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Editor's Note: This post was originally created by Spredfast before Spredfast and Lithium merged and became Khoros.
Studies have shown that a majority of adults get their news from social media, but because our feed is populated largely by the ideas and people we agree with, we’re only served the stories and perspectives we “like.” Could this echo chamber be dangerous, or rife with unintended consequences? Do networks have the responsibility to represent multiple points of view? These are a few of the questions that we explored during SXSW.
We dove into this phenomena of tunnel vision during a panel that featured Jon Keegan, a former visual correspondent at the Wall Street Journal who created Red Feed Blue Feed, and Mike McKenna, an award-winning creative director.
While I knew that I’d learn about curated content and the role of social media in our everyday tunnel vision, what I didn’t realize was how applicable these learnings would be to brand marketers. Here are three lessons that brands can take away from the new era of journalism and media:
Like news sources, brands must be upfront and honest with their consumers when they make a mistake. Keegan noted that a great test of an outlet’s character is how they handle misprints, edits, and errors. He advised us to consume a broad and diverse news diet, but to choose our outlets by how they handle a mistake.
Both the New York Times and Wall Street Journal have rigorous processes for reporting and correcting errors in stories. When a published mistake is found at either of these newspapers, they must report a correction. Other outlets, by contrast, will take the story down or just not correct it at all. Like when a brand errs, ignoring the problem or hoping it passes isn’t the solution. Brands—and media—must hold themselves accountable to the truth, be transparent when they make mistakes, and choose openness in communicating and explaining what happened with their consumers.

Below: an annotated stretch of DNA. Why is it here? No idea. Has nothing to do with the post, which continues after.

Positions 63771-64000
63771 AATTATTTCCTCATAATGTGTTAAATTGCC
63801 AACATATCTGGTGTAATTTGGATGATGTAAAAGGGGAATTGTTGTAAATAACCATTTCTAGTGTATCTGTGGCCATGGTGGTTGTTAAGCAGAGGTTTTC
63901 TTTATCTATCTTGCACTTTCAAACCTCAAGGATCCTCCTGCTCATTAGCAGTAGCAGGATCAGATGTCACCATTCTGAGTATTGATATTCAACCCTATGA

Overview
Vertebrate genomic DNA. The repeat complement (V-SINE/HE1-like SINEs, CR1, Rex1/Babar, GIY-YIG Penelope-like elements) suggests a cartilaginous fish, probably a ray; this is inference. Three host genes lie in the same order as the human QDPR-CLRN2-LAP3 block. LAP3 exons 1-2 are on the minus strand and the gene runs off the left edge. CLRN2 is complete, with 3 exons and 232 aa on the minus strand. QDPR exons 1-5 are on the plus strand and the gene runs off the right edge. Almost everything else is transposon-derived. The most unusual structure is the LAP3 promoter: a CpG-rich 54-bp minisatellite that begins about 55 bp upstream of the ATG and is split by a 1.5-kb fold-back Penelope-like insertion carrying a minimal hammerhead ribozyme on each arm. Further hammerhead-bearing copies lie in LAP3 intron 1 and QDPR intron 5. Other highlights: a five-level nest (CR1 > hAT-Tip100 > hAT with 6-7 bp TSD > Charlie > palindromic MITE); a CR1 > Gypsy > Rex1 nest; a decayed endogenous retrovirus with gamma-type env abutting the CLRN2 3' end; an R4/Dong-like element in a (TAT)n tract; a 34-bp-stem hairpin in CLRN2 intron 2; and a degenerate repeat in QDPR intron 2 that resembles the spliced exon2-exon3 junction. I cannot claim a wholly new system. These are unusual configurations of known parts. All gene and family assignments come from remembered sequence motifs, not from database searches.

Brands and media must hold themselves accountable to the truth.
In 2014, American Apparel used an image of the Space Shuttle Challenger tragedy for a Fourth of July social post, mistaking the explosion for fireworks. When they realized their error, they immediately retracted the post and replaced the image with a profuse apology. They explained how the error occurred, deleted the post from all of their channels, and refined their process for social publishing so that a mistake like that wouldn’t happen again.
Like strong and truth-based journalists, American Apparel was transparent and open to admitting and correcting their mistake. Choosing to ignore or sweep the error under the rug in hopes that no one notices creates misgivings, skepticism, and ultimately, an untrustworthy brand reputation and a cynical consumer base.
The trifecta between brands, politics, and news has never been more converged nor more politically and emotionally charged. Journalists aren’t the only players in today’s rough political minefield: Brands, too, are being pulled into the world of media—and they have to learn how to navigate the waters. How they steer through this fraught climate must be grounded in their corporate values and mission.